ChemIDplus, one of the resources available via TOXNET, has a new interface and updated functionality. ChemIDplus is a dictionary of over 400,000 chemicals with links NLM databases and other resources.
In the Advanced Search, a new “3D” button on search results pages provides calculated three dimensional structure models for over 300,000 chemicals and 645,000 variations. Users can adjust the rotation speed, the image type (ball and stick, space fill, wireframe), and 3D angle of viewing; dragging the image changes its orientation. Right clicking on the structure box provides other control options such as color, style, measurements, and computation.
To see the changes, visit ChemIDplus, or read more about the changes in the NLM Technical Bulletin.
To learn more about ChemIDplus, watch for our updated tutorials on our Tutorials & Recordings page.
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New class, new format!
Discovering TOXNET is our new class that allows you to customize your learning experience of TOXNET and other NLM environmental health databases. The class is asynchronous and organized into 13 modules. All but one of the modules are optional, so you complete the segments that are of most interest to you. Each module consists of guided interactive online tutorials and/or tutorial videos as well as discovery exercises. Instructors will be available to answer questions and provide assistance throughout the course. The class runs over the course of 4 weeks and at the end of the course, you will receive MLA continuing education credit based on the number of modules you completed, up to 12 MLA CE hours.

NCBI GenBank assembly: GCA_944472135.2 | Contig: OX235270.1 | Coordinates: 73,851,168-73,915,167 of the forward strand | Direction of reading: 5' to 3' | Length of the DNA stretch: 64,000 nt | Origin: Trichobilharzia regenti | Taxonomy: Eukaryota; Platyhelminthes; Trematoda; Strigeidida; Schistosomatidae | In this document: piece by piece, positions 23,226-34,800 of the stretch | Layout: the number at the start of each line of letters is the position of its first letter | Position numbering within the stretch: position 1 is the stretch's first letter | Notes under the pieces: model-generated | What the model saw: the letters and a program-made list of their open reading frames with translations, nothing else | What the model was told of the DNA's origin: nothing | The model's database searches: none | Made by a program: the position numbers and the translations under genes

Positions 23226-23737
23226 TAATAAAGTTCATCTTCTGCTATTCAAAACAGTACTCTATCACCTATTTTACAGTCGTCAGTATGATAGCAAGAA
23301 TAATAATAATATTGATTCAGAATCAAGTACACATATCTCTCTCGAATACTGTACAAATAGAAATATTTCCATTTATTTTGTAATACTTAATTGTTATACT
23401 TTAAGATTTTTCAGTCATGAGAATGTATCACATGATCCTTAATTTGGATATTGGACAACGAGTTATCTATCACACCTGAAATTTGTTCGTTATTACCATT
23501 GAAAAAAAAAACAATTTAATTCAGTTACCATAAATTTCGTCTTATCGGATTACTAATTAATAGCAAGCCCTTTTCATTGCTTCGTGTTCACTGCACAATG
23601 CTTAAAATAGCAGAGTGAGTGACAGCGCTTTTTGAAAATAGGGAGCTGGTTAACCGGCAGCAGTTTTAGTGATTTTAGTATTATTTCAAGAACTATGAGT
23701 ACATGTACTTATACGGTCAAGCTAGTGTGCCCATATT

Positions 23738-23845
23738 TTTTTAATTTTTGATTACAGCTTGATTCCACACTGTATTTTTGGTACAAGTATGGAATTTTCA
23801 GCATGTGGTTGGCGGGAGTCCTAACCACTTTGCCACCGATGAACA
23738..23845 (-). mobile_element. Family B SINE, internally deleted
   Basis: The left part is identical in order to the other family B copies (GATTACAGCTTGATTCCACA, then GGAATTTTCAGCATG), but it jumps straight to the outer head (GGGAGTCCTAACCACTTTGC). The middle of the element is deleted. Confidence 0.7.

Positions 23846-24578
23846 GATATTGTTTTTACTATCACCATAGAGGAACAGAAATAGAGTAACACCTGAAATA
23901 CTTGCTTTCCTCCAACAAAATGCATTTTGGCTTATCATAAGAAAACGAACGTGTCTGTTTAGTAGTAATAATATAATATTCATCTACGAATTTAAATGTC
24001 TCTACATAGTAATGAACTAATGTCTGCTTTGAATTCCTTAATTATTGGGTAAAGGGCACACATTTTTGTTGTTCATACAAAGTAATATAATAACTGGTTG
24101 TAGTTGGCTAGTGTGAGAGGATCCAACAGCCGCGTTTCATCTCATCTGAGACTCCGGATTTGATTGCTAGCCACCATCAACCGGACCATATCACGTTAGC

The modules are:
- Introduction to TOXNET: 0.5 hour (Required)
- TOXLINE: 1.0 hour
- ChemIDplus: 2.0 hours
- Integrated Risk Information System & Risk Assessment: 1.0 hour
- Hazardous Substances Databank: 1.5 hours
- Toxic Release Inventory: 1.0 hour
- TOXMAP: 1.5 hours
- Household Products Database: 0.5 hour
- LactMed: 0.5 hour
- Haz-Map: 0.5 hour
- WISER & CHEMM: 1.0 hour
- REMM: 0.5 hour
- LiverTox: 0.5 hour
Register at http://nnlm.gov/ntcc/classes/schedule.html
For questions or to let us know what you think of the new format, contact us at firstname.lastname@example.org
It can be such a challenge to keep up with the literature, blogs, books, and other sources that help you to stay updated in your field. Here’s a short list of what I’ve been reading lately that you might also be interested in.
- The Accidental Instructional Designer: Learning Design for the Digital Age, by Cammy Bean. I attended a presentation by Ms. Bean at the American Society for Training & Development TechKnowledge conference in January. (You can read a post about her presentation here). Her new book has great tips for both the novice and experienced designer of instruction, with a focus on e-learning. You can read a chapter of the book for free here.
- Database Resources of the National Center for Biotechnology Information . This 2014 article by the NCBI Resource Coordinators provides updates on the suite of NCBI resources as well as a bit of background on the resources.
- “Fatal Victorian Fashion and the Allure of the Poison Garment,” by Allison Meier on the Hyperallergic blog. Interesting read on the dangers of style for both the wearers and the makers. And you can learn more about the toxicity of substances mentioned in the new TOXNET interface.